BOSTON — The Healey-Driscoll administration awarded $5.2 million in grants for partnerships between healthcare agencies and community-based organizations that provide services to people experiencing homelessness.
This is part of a new medical respite pilot program that will provide individuals experiencing homelessness a safe space to recover after a hospital visit. Respite locations will offer 40 beds of temporary housing with clinical supports while program participants receive assistance in finding suitable long-term housing.
The awardees include Clinical and Support Options Inc., Duffy Health Center Inc., Lynn Community Health Center and Lifebridge Inc., Mental Health Assoc. Inc. and Trinity Healthcare for the Homeless, and South Middlesex Opportunity Council and UMass Memorial Medical Center.
The medical respite program aims to improve hospital discharge rates, reduce hospital lengths of stay, and decrease the total cost of care for patients experiencing homelessness. It will also strengthen the relationship between providers of homelessness services and healthcare agencies. Medical respite locations will serve individuals experiencing homelessness who meet specific criteria, such as being discharged from a hospital with no housing option, requiring a safe place to prepare for a medical procedure, and not needing hospital-level care or 24/7 support.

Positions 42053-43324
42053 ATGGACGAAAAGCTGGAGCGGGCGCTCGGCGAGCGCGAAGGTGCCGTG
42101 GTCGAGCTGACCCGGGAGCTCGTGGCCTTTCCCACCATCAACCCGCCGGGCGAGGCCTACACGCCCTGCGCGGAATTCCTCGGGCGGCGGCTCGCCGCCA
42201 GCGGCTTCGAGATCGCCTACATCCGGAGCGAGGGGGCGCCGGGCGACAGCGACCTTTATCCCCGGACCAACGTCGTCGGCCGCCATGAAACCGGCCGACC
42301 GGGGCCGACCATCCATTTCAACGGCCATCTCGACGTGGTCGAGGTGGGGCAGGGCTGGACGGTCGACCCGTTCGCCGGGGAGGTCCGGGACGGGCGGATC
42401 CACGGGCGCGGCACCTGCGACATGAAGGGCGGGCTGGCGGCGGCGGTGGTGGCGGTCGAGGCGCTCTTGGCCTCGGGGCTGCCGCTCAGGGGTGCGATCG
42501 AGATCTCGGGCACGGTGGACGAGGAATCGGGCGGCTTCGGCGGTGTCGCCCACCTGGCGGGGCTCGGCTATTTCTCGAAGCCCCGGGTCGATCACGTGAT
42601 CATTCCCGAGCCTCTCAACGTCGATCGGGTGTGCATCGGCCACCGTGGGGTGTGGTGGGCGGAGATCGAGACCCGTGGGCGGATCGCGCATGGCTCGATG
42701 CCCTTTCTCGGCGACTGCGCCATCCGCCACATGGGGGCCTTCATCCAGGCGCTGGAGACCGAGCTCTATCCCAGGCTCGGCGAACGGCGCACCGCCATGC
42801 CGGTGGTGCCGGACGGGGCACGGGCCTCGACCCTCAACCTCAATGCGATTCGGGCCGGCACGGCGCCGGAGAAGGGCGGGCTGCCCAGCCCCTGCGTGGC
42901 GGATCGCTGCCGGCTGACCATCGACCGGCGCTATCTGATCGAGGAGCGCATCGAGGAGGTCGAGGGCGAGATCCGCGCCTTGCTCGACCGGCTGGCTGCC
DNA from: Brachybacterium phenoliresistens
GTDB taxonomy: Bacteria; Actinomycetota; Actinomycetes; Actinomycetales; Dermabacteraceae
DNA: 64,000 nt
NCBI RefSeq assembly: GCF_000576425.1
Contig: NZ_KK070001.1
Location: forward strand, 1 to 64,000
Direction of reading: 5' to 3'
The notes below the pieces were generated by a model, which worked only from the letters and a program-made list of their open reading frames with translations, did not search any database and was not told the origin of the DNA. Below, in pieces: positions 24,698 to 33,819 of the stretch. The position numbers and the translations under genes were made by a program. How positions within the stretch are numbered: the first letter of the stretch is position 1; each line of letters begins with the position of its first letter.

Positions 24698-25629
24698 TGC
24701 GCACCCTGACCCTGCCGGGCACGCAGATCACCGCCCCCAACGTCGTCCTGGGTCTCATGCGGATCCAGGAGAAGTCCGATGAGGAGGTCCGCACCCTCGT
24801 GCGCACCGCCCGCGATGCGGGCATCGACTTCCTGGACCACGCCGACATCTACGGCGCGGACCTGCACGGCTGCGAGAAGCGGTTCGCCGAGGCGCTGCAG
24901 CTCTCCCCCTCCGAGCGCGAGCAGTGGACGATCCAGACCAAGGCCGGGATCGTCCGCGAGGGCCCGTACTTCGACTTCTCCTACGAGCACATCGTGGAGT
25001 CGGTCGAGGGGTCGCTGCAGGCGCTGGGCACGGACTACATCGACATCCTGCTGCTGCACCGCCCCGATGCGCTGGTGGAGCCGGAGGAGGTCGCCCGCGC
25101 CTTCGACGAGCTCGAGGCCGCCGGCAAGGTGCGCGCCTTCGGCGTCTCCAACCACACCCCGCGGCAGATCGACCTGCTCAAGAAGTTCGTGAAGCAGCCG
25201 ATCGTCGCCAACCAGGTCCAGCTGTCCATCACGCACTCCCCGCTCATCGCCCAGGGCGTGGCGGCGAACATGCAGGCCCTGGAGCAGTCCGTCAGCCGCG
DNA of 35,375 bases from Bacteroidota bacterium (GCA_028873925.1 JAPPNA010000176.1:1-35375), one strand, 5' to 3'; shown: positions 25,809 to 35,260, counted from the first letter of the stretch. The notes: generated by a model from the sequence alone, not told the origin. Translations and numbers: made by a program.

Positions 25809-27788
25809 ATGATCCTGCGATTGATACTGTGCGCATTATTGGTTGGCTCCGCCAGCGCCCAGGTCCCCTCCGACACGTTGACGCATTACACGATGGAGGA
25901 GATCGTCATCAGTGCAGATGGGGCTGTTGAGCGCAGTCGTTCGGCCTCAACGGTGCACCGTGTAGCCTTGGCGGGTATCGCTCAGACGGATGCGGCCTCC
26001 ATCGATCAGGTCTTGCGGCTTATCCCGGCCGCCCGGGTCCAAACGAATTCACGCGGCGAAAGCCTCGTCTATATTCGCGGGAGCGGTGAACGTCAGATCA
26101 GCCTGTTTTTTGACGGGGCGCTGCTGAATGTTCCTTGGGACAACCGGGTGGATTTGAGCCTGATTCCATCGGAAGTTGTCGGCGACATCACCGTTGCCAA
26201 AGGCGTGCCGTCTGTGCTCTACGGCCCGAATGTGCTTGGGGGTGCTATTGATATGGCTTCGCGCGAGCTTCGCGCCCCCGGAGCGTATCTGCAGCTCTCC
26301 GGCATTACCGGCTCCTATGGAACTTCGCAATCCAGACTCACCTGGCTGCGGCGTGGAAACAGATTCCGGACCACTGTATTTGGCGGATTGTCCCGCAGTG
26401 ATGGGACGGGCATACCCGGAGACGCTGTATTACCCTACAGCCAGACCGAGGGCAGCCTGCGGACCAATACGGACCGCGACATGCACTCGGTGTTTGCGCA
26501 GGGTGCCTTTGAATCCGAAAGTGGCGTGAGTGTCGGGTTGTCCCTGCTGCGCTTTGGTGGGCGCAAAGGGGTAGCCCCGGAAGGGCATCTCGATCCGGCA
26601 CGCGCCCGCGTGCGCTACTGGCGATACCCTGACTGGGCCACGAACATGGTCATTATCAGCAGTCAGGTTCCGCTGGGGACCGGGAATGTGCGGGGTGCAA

“Investing in partnerships between healthcare agencies and service providers is part of our commitment to delivering healthcare to residents where they are,” Gov. Maura Healey said. “It is important to provide people who are experiencing homelessness with a safe place to recover from hospital visits, receive access to key clinical supports, and help them achieve long-term housing stabilization.”
Studies have shown that medical respite programs significantly reduce healthcare costs and improve health outcomes by reducing hospital inpatient lengths of stay and readmissions. They have also proven instrumental in helping individuals achieve long-term housing stabilization. The Executive Office of Health and Human Services will evaluate the medical respite pilot program grantees with a focus on measuring the impact on healthcare costs and utilization, hospital capacity, and housing outcomes.
“By working together with healthcare agencies and providers, we are not just improving the flow within our emergency departments and hospitals; we are offering residents a safe place to recuperate,” Health and Human Services Secretary Kate Walsh said. “The launch of this medical respite pilot program grant shows our commitment to providing quality healthcare and also addressing health-related social needs.”